The teeth in the mouth cut, tear, and grind the food into smaller pieces so it can fit down the throat. The saliva is squirted into the food to moisten and soften the food. Remember, Saliva contains chemicals called enzymes, which break down the starches in the food. The enzyme in saliva that breaks down starch into sugar is called amylase.
The tongue is a muscle that works with the food & saliva to form a "ball" that can be swallowed. The tongue also contains taste buds that helps us tell the difference between salty, sour, sweet, & bitter foods.
The esophagus is a transportation tube from the mouth to the stomach. Remember, when we swallow, we're closing a trap door in our throat known as the epiglottis. This sends food down the esophagus and prevents food going down the trachea to our lungs. Food moves down the esophagus through a process called perilstalsis. Perilstalsis uses layers of muscle in your esophagus and intestines. The muscles relax and contract in a wave motion to pass food forward.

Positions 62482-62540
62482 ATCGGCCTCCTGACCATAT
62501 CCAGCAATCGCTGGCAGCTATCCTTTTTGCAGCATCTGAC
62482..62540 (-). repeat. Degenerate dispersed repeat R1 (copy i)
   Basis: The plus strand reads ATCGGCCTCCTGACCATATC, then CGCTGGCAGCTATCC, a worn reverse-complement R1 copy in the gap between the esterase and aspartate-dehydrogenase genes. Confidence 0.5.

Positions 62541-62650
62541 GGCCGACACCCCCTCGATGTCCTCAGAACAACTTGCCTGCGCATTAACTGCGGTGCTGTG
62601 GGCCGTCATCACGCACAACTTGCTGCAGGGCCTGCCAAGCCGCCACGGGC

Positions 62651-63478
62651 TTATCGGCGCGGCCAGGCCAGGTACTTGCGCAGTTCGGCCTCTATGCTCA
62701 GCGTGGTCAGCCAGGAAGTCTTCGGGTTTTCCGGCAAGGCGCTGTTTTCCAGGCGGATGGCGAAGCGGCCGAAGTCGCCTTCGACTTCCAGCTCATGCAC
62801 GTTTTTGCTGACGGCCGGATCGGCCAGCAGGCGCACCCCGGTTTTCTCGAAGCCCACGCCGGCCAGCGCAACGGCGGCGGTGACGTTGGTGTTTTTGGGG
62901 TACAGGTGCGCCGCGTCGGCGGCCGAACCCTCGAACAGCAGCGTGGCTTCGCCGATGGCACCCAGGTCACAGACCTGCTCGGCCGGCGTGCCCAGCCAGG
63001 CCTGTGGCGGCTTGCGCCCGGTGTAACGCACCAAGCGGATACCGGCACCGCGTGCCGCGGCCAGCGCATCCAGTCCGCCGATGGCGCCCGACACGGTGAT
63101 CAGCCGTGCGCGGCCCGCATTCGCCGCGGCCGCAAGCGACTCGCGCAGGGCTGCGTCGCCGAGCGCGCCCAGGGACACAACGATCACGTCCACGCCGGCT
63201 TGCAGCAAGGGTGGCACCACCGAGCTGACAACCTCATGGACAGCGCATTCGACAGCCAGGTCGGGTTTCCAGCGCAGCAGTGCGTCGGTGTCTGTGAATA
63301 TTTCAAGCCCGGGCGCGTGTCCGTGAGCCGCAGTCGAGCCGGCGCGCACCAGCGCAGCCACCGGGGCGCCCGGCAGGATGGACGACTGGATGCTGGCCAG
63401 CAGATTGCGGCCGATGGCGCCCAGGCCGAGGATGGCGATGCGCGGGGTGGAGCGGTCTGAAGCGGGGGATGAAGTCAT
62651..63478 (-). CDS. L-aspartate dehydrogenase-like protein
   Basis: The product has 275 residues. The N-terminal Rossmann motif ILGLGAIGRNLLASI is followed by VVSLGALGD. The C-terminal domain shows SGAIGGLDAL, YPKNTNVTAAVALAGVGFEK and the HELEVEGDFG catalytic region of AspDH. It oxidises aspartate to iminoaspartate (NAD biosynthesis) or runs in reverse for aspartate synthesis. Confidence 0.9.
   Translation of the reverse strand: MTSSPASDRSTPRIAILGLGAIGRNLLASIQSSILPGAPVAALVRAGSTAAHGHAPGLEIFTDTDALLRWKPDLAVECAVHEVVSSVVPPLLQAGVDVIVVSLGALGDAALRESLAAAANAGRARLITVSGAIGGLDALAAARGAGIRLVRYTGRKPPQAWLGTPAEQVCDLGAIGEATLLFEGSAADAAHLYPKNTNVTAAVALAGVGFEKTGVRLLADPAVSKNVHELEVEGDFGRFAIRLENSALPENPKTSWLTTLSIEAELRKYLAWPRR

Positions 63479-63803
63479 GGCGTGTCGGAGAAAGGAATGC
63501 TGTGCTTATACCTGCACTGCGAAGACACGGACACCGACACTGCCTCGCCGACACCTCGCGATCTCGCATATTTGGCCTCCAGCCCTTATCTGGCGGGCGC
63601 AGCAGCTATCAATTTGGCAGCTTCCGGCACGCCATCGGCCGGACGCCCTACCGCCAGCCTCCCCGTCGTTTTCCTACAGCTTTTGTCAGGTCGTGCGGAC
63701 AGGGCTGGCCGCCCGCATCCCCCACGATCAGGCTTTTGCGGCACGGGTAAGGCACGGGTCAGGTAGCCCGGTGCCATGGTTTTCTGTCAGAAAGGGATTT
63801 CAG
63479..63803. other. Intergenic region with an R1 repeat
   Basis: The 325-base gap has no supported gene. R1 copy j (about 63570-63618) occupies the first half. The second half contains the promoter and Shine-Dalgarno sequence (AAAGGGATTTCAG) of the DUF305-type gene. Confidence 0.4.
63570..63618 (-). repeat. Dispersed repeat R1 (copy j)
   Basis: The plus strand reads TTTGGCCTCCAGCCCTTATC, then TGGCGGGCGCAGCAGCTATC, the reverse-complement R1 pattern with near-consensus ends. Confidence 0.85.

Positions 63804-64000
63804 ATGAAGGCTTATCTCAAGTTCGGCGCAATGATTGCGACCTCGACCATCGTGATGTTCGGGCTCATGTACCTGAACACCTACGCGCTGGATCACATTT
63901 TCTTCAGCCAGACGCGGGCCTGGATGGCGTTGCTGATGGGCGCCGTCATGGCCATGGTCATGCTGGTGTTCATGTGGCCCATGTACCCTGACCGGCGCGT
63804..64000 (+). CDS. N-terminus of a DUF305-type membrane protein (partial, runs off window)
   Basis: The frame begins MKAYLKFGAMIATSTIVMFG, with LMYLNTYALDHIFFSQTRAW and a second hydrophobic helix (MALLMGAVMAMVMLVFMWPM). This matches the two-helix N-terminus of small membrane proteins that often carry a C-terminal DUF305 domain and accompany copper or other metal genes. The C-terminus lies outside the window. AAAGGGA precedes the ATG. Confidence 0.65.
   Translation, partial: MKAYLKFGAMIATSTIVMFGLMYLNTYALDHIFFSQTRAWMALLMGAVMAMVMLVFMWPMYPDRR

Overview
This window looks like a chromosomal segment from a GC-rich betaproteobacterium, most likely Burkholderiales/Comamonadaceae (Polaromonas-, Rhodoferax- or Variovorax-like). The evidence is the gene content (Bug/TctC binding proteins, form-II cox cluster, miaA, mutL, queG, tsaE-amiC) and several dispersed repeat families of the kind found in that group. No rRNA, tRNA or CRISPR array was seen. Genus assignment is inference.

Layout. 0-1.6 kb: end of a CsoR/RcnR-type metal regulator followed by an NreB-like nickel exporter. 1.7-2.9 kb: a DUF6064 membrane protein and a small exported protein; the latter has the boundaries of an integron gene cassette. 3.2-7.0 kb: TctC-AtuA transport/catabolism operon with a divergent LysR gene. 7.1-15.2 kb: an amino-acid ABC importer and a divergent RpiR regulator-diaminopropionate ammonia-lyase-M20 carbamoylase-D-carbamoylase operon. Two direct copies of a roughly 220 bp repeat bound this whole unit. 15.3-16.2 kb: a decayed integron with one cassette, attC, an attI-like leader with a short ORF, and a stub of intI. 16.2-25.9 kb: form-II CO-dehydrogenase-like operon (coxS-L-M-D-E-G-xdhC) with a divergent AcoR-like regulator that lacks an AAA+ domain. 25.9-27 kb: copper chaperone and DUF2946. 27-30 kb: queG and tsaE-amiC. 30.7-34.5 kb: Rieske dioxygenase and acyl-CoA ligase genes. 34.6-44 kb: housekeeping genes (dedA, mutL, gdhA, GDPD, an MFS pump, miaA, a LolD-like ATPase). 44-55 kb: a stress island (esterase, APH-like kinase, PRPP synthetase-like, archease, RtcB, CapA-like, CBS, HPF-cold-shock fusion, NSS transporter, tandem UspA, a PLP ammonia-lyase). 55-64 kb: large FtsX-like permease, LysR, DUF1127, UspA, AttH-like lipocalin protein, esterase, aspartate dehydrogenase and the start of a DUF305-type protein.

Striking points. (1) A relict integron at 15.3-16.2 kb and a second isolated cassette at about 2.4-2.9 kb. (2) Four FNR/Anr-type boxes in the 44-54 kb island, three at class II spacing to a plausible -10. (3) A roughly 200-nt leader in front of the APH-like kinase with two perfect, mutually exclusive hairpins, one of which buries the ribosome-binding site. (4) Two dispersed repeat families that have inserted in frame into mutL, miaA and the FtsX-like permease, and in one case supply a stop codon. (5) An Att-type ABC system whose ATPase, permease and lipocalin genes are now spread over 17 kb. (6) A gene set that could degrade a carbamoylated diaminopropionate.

Once the food gets into the stomach from the esophagus, the stomach uses chemicals to make the food particles stronger. These chemicals include gastric juices and include enzymes that are chemicals that break down food. When the stomach is done moving the food, it's now a creamlike liquid called chyme. Finally a valve at the end of the stomach opens, sending the food past the liver.
The liver makes a chemical called bile, which is stored inside the gall bladder. When the gall bladder mixes the bile with the food, it breaks down the fat in the food.,
The pancreas releases more chemicals into the food, breaking down the carbohydrates and proteins.